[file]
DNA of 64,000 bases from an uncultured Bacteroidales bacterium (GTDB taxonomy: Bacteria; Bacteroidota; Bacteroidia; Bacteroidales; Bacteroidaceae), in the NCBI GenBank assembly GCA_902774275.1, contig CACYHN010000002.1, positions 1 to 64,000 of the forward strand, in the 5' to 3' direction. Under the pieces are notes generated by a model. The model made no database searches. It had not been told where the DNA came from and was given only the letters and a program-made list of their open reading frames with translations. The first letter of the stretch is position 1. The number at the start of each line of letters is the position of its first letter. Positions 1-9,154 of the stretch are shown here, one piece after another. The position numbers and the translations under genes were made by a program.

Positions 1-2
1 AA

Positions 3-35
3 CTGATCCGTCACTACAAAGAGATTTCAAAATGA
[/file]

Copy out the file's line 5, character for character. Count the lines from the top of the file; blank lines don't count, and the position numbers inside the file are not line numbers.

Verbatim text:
3 CTGATCCGTCACTACAAAGAGATTTCAAAATGA